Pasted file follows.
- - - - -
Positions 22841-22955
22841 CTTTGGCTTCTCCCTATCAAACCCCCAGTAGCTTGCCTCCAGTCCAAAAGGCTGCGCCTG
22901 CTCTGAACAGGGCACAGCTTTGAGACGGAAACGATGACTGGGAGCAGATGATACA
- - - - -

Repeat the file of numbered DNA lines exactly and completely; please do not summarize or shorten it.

Positions 22841-22955
22841 CTTTGGCTTCTCCCTATCAAACCCCCAGTAGCTTGCCTCCAGTCCAAAAGGCTGCGCCTG
22901 CTCTGAACAGGGCACAGCTTTGAGACGGAAACGATGACTGGGAGCAGATGATACA